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Mil Med. 2005 Feb;170(2):149-53.

Is testicular cancer related to Gulf War deployment? Evidence from a pilot population-based study of Gulf War era veterans and cancer registries.

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Department of Epidemiology and Biostatistics, School of Public Health and Health Services, George Washington University, Ross Hall, Suite 118, 2300 I Street NW, Washington, DC 20037, USA.


The possible relationship between military deployment and the subsequent increase in cancer rates has been prominent since the Vietnam War. The objective of this study was to investigate whether any form of cancer was increased among veterans deployed to the Persian Gulf in the 1991 conflict. This study matched data from central cancer registries in the District of Columbia and New Jersey with the records for 1.4 million Gulf War era veterans, i.e., 621,902 veterans who arrived in the Persian Gulf before March 1, 1991, and 746,248 non-Gulf veterans. Using a proportional incidence ratio, testicular cancer was found to be the only significantly increased malignancy among deployed Persian Gulf War veterans. The increase became apparent 2 to 3 years after the Persian Gulf War and peaked 4 to 5 years afterward. Our data and those of investigators studying Vietnam veterans suggest that testicular cancer may be related to military deployment.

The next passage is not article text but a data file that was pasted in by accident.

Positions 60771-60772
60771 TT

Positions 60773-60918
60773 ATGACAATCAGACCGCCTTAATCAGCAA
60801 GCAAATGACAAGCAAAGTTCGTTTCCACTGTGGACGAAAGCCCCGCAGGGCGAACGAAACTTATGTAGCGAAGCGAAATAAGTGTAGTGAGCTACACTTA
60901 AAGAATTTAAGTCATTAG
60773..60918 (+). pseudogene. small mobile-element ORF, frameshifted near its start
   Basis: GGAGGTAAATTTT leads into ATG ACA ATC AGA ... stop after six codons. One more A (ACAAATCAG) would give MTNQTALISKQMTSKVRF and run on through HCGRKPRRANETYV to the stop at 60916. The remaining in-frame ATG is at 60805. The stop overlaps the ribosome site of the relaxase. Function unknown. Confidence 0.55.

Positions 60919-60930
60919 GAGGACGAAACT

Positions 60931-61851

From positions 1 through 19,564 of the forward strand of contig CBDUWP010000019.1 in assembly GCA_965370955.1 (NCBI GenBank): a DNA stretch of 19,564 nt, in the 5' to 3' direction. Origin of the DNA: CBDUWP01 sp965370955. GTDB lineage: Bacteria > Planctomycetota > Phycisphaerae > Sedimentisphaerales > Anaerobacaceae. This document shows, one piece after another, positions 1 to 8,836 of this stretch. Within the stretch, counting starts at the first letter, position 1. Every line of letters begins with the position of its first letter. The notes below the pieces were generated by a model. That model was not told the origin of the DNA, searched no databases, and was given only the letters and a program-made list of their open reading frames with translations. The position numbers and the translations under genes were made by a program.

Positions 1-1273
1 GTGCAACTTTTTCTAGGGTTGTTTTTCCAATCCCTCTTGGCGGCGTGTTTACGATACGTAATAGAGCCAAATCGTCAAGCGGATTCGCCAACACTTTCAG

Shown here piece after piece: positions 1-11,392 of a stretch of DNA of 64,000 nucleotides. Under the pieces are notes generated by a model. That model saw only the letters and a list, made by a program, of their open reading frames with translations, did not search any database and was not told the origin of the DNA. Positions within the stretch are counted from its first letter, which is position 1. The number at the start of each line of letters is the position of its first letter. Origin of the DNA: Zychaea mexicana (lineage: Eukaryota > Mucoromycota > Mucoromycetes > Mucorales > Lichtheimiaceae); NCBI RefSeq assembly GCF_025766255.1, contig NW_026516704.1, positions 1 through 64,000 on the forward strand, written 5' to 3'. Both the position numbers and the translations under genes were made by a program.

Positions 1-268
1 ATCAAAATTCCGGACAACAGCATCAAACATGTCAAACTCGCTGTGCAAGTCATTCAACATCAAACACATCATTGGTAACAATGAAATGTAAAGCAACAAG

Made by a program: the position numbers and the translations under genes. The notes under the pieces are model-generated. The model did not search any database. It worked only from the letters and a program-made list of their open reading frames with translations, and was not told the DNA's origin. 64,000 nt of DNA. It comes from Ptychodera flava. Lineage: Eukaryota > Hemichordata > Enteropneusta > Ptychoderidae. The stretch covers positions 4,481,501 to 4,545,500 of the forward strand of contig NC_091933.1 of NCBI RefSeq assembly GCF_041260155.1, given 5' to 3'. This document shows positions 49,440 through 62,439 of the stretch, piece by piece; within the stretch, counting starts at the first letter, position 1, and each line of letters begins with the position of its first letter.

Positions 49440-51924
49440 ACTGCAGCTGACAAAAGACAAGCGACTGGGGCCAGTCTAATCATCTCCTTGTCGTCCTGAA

[Indexed for MEDLINE]

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